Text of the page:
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CFB Explainer: Redshirtin'

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A reader from Northwestern asks: What's the deal with eligibility rules? Do you have to be explicitly labeled as a redshirt, or if you don't play in any games then it counted as a redshirt year? Didn't Jason White get like five extra years because of his gimpy knees? So why didn't Ben Mauk get one? His arm was broken in half. If you play for a year, and then are academically ineligible the next year, does that basically count as a redshirt?
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"Redshirt" is a really informal term institutionalized by coaches and media, according to a compliance guy I talked to at a certain mega school in Texas. There is no official designation before, during or after a season; there's no paperwork. The NCAA rule is essentially "five to play four": once a player enrolls, he has five years to use four years of eligibility. If he doesn't step on the field, it can count as a redshirt, but the Association's only role in that part of the process is to define what counts as a season of eligibility and when four such seasons (or five calendar years, whichever comes first) have passed.

Let's just pretend 2007 never happened.
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Academically ineligible? That's a redshirt. Transfer? That's a redshirt. Mitch Mustain, who was not redshirted as a true freshman at Arkansas, is listed as a sophomore in USC's Spring prospectus and still has three years of eligibility within the five-year window that opened in 2006. Emmanuel Moody should be a redshirt sophomore this fall at Florida; Ryan Mallett should have three years at Arkansas. Most transfers lose a year of eligibility in the process because they've already burned their redshirt (this is usually part of the complusion to transfer) and can't use another one.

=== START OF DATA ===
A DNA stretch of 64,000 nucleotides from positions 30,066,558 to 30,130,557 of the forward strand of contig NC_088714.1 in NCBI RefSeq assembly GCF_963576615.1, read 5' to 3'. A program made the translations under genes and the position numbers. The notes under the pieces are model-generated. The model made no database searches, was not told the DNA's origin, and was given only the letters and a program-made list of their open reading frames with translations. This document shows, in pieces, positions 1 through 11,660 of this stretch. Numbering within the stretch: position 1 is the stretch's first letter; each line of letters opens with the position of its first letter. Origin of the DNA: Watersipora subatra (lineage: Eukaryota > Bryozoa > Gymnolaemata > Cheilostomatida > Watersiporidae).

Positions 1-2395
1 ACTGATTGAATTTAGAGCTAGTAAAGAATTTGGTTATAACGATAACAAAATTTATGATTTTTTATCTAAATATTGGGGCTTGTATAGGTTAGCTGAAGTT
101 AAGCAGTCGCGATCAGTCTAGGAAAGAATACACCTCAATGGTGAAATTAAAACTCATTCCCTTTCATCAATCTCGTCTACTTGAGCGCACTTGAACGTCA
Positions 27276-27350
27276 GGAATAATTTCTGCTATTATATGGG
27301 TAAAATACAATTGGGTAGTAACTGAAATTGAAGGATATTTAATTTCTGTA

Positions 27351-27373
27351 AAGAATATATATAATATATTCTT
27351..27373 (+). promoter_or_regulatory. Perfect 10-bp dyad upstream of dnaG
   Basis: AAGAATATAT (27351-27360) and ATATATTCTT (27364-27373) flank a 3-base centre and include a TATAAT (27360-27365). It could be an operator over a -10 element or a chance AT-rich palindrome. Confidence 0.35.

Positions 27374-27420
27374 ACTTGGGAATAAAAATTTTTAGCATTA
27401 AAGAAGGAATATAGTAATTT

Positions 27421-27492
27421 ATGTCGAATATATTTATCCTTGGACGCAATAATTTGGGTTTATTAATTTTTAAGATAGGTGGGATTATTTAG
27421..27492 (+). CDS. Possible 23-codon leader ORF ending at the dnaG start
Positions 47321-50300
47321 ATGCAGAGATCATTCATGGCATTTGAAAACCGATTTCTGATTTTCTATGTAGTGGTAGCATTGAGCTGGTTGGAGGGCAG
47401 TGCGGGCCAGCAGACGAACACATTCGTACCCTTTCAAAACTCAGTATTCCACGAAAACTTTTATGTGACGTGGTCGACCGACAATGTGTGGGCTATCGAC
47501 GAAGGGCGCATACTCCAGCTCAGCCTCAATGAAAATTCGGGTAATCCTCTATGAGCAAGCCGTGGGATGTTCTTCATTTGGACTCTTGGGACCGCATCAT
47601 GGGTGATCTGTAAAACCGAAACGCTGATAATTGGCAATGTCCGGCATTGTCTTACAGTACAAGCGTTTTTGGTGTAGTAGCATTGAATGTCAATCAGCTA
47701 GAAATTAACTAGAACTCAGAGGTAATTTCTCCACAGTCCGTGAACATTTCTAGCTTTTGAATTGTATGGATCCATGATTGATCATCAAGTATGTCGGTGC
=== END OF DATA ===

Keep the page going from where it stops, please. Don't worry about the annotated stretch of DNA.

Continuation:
So what counts as a season of eligibility? On the NCAA's eligibility FAQ page, it sounds pretty cut and dry:

You should know that NCAA rules indicate that any competition, regardless of time, during a season counts as one of your seasons of competition in that sport. It does not matter how long you were involved in a particular competition (for example, one play in a football game, one point in a volleyball match); you will be charged with one season of competition.
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The exception to that hard line is injury, if it occurs under certain conditions:
An extra year of eligibility can also be granted via a "hardship waiver" if a student-athlete suffers an incapacitating injury or illness in the course of a season. The injury must occur during the first half of the season and the student-athlete, in Divisions I and II, must not have participated in more than two contests or 20% of the school's completed contests, whichever is greater.
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Returning to the examples of Jason White and Ben Mauk, both of whom redshirted as true freshmen and both of whom suffered season-ending injuries early in their fourth seasons, the only difference is that Mauk's career included a transfer. In addition to his redshirt, White was seriously injured not once but twice, in 2001 (redshirt sophomore) and 2002 (redshirt junior). He was granted a sixth year in 2004 because the 2002 injury occured in Oklahoma's second game, within the guidelines for a medical hardship. Though he only played five seasons to White's six, Mauk was granted an extra year, too - after breaking his arm in Wake Forest's season opener in 2006 (redshirt junior) and losing his job to Riley Skinner, Mauk decided to transfer to Cincinnati for his fifth year rather than sit behind Skinner at Wake. The NCAA helped him by waiving the mandatory one-year sit for transfers. Had Mauk not been granted a medical hardship to get past that rule, he would not have been eligible at UC last season and his college career would have been over. From the NCAA's perspective, Mauk was granted the equivalent of a sixth year, and his request for another is one too many trips to the well.

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If you have any kind of question for CFB Explainer - strategic, historical, rules-oriented or otherwise - send it along to sundaymorningqb-at-yah00, etc. Don't be afraid to get complicated.